Economy influencing entree choices

Posted by Daniel Palmer on 21st January 2009

The weak US economy hasn’t just reduced restaurant traffic; it has influenced American diners’ choices in entrees. Many consumers are bypassing beef for less expensive proteins like chicken, says Darren Tristano, Executive Vice-President at foodservice consultants Technomic.

When ordering beef, and especially steak, explains Mr Tristano, they expect more quality, better cuts, aging and seasonings to justify paying a higher cost. Their expectations are reflected in emerging flavour and preparation trends and in menu descriptions.

Restaurant menu

Among other key findings in Technomic’s Poultry Consumer Trend Report and Beef & Pork Consumer Trend Report, which analyse over 500 restaurants brand menus and 3,000 consumer interviews, are:

* More than three out of five US consumers think that turkey (64 per cent) and chicken (61 per cent) are healthier than beef or pork.

* Among emerging full-service chains and independent restaurants, the top three preparation methods for beef were “cut” (as in hand-cut, center-cut or barrel-cut) at 16.7 per cent, “grilled” (13.3%) and “aged” (12.4%). These were often used together in describing specific beef entrees.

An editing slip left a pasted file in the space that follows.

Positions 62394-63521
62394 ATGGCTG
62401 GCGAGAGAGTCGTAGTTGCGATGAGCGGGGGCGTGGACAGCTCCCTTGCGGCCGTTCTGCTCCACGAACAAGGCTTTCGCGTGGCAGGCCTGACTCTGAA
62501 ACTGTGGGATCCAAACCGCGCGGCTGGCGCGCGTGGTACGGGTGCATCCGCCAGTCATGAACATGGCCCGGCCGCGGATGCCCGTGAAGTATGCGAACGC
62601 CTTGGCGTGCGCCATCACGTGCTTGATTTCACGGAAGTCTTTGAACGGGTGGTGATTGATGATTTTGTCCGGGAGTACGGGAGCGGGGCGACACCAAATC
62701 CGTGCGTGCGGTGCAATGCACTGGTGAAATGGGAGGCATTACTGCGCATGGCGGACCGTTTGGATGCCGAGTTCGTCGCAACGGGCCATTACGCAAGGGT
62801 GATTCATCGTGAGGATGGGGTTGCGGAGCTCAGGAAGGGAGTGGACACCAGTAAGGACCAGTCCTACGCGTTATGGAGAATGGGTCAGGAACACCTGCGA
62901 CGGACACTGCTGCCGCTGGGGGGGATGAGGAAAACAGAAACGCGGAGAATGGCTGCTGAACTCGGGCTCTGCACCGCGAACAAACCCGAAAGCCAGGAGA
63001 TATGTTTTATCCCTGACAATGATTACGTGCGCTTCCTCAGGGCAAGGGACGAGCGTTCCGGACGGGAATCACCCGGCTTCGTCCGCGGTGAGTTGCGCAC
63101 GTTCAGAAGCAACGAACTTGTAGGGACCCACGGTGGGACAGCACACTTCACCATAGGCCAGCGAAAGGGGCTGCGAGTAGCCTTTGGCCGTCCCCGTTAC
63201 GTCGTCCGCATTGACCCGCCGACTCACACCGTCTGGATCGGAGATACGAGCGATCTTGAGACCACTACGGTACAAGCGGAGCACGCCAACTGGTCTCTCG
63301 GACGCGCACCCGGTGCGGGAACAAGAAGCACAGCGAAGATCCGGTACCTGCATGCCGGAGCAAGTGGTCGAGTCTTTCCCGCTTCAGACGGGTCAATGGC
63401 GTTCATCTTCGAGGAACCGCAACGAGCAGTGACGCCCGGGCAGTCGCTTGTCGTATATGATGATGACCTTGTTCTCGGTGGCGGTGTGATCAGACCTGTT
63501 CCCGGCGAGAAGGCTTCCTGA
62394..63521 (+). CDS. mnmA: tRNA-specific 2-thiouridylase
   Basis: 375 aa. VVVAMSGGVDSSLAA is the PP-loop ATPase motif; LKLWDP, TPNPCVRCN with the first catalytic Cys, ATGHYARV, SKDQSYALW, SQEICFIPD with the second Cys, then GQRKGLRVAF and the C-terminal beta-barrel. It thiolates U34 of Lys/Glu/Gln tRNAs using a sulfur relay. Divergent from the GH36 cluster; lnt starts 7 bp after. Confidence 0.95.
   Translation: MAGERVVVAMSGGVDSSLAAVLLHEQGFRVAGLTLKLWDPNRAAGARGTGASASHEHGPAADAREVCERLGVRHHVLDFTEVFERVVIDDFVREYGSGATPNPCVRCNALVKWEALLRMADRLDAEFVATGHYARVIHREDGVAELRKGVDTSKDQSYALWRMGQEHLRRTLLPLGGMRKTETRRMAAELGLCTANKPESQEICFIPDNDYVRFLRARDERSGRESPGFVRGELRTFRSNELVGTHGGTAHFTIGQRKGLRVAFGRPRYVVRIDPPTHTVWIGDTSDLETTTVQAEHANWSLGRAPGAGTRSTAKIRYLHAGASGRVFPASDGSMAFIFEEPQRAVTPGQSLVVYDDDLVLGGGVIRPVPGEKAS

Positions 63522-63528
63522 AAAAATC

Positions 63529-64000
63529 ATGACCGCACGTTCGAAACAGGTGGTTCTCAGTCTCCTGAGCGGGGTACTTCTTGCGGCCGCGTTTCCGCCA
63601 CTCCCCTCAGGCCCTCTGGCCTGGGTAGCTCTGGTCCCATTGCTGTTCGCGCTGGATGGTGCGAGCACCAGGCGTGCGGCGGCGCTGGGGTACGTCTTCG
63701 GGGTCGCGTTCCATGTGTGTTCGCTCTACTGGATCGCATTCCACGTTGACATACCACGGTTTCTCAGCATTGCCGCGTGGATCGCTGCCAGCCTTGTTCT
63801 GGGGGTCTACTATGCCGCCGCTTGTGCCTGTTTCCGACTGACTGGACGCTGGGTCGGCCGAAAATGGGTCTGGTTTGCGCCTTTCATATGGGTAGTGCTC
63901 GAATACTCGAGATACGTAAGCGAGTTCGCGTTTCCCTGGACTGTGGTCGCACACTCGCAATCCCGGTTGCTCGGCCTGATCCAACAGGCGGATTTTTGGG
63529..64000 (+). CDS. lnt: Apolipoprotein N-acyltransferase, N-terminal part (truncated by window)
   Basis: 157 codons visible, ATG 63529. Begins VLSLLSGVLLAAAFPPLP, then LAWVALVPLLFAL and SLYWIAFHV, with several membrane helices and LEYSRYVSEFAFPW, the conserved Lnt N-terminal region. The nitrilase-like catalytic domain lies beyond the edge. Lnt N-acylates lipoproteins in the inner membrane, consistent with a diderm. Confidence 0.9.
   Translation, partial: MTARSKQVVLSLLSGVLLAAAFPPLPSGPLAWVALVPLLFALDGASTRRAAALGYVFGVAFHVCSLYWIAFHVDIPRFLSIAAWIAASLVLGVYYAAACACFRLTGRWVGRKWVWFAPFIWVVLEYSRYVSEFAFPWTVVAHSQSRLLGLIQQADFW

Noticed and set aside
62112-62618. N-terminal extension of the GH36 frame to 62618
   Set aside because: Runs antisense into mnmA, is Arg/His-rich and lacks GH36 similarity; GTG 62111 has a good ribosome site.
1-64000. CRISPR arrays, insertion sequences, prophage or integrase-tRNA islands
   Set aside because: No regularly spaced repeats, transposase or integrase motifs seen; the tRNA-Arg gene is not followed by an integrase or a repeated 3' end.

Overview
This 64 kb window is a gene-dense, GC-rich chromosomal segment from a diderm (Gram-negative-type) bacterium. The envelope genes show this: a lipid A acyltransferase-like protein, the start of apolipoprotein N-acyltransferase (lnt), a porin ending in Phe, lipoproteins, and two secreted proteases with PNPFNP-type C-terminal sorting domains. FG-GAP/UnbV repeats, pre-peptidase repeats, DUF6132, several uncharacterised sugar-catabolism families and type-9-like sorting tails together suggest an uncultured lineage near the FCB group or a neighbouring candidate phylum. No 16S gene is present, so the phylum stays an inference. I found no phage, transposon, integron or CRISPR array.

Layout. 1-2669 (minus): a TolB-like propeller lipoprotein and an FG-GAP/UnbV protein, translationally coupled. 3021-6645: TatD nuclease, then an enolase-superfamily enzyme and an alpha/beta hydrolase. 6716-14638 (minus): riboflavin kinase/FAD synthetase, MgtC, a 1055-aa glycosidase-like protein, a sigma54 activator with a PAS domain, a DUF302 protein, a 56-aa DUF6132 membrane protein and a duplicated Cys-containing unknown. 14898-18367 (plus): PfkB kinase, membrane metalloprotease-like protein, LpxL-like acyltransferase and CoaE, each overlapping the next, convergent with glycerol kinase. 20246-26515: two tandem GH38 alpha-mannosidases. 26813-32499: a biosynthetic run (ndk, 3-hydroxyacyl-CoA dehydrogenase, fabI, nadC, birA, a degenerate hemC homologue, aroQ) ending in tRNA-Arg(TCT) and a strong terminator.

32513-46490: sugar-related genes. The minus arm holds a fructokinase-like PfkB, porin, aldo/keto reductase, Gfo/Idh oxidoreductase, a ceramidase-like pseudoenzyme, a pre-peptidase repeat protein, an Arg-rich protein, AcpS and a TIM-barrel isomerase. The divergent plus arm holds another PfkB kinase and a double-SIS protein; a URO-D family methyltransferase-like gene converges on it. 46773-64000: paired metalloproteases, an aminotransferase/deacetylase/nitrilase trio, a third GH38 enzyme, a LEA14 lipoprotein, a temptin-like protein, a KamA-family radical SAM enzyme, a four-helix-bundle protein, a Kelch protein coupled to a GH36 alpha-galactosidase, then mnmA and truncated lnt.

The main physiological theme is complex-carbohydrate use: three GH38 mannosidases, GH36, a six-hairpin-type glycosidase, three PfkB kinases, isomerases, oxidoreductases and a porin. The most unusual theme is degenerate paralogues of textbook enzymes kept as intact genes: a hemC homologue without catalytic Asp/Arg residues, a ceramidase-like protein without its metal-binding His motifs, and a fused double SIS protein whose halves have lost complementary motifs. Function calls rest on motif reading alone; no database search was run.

* Though consumers say they would like to order more ethnic and regional chicken dishes, restaurants have not yet met growing demand. Operators have increased their offerings of bolder, globally-inspired poultry dishes, but menu analysis reveals there is even more room for growth.

Compared to the population at large, students displayed interesting differences, including:

* The high protein content of beef was less appealing to students (39%) than to non-students (47%). However, students are more likely than non-students to think that beef is healthier than pork, chicken or turkey.

* For beef, students show increased interest in spicy, ethnic flavours such as chili pepper, chipotle and hot sauce, and less for traditional flavours such as garlic and black pepper. Such a finding solidifies research released earlier this year highlighting that Generation Y craves bold flavours that add excitement to their food.